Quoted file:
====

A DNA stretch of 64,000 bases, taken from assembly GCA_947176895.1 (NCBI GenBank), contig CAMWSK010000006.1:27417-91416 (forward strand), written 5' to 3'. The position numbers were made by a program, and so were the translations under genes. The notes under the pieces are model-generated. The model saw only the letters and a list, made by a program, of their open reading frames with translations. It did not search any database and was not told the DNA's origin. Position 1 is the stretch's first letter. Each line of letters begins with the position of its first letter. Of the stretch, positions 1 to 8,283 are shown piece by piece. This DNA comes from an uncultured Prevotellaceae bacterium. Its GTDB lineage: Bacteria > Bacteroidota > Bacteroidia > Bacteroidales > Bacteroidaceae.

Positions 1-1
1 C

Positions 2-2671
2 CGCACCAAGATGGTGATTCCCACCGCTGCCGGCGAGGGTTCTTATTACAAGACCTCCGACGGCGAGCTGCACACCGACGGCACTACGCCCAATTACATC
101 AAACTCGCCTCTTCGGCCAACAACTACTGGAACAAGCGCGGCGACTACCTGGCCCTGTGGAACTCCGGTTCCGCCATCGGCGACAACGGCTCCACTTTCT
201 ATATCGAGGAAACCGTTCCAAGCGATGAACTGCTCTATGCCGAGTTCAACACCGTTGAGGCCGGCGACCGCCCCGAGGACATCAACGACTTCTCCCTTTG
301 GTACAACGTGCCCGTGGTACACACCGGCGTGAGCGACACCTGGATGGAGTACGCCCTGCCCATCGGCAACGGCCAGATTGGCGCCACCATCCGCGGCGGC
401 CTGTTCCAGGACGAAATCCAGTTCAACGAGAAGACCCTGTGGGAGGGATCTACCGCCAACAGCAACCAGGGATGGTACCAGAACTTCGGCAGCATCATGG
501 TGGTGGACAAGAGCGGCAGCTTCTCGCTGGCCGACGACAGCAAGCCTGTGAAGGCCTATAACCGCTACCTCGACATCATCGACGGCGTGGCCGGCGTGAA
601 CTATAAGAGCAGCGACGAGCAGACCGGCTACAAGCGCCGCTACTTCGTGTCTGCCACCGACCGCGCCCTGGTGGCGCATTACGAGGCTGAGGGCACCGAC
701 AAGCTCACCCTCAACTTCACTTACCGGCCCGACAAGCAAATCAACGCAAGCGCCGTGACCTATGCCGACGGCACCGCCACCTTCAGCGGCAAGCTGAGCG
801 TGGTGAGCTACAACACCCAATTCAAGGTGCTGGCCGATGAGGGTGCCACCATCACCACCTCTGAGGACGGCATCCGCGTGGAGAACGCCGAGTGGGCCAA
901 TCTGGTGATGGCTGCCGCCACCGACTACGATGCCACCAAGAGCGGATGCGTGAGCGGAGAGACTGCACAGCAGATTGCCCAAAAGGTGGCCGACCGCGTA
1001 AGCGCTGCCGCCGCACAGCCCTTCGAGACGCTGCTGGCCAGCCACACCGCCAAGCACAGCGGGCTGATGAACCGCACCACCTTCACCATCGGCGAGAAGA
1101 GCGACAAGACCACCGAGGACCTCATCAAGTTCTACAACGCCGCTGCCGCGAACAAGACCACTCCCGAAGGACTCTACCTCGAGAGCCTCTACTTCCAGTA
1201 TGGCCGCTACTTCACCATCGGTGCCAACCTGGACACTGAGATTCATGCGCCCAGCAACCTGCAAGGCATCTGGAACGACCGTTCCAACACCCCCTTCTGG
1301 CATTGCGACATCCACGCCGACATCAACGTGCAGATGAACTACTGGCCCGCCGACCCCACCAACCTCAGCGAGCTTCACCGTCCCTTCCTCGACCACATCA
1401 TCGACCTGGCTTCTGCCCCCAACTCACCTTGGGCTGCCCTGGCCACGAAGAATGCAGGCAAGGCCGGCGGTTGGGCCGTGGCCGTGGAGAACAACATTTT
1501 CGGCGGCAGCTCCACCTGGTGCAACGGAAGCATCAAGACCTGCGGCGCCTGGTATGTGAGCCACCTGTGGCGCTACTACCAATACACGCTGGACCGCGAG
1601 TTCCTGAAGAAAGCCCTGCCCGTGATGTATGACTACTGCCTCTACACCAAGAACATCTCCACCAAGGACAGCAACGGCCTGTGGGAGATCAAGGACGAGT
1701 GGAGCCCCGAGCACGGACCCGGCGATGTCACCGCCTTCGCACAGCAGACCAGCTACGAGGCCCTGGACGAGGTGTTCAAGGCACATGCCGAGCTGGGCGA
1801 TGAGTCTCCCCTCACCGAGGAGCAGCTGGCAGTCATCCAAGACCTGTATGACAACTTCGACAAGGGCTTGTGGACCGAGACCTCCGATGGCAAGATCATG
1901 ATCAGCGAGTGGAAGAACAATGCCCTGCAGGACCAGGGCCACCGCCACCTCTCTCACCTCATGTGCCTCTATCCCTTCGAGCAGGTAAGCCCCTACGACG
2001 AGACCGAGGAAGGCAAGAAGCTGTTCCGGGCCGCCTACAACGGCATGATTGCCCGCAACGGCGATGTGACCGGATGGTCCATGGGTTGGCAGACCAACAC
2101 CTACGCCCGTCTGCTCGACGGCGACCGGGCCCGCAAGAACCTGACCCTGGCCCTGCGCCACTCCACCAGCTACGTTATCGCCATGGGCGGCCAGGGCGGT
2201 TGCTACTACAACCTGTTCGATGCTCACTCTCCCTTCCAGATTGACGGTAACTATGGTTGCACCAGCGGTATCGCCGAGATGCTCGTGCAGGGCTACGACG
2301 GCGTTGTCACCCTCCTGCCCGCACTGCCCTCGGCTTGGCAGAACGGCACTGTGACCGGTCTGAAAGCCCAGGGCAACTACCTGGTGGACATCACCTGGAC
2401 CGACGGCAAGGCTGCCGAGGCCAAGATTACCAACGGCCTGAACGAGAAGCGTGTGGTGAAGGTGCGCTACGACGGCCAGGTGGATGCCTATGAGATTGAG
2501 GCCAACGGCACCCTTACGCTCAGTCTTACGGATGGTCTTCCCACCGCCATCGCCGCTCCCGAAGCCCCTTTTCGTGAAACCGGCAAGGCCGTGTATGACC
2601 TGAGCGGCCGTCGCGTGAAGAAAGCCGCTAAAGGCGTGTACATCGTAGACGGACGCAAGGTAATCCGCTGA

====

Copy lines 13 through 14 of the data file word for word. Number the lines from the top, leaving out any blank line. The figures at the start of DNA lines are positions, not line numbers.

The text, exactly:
801 TGGTGAGCTACAACACCCAATTCAAGGTGCTGGCCGATGAGGGTGCCACCATCACCACCTCTGAGGACGGCATCCGCGTGGAGAACGCCGAGTGGGCCAA
901 TCTGGTGATGGCTGCCGCCACCGACTACGATGCCACCAAGAGCGGATGCGTGAGCGGAGAGACTGCACAGCAGATTGCCCAAAAGGTGGCCGACCGCGTA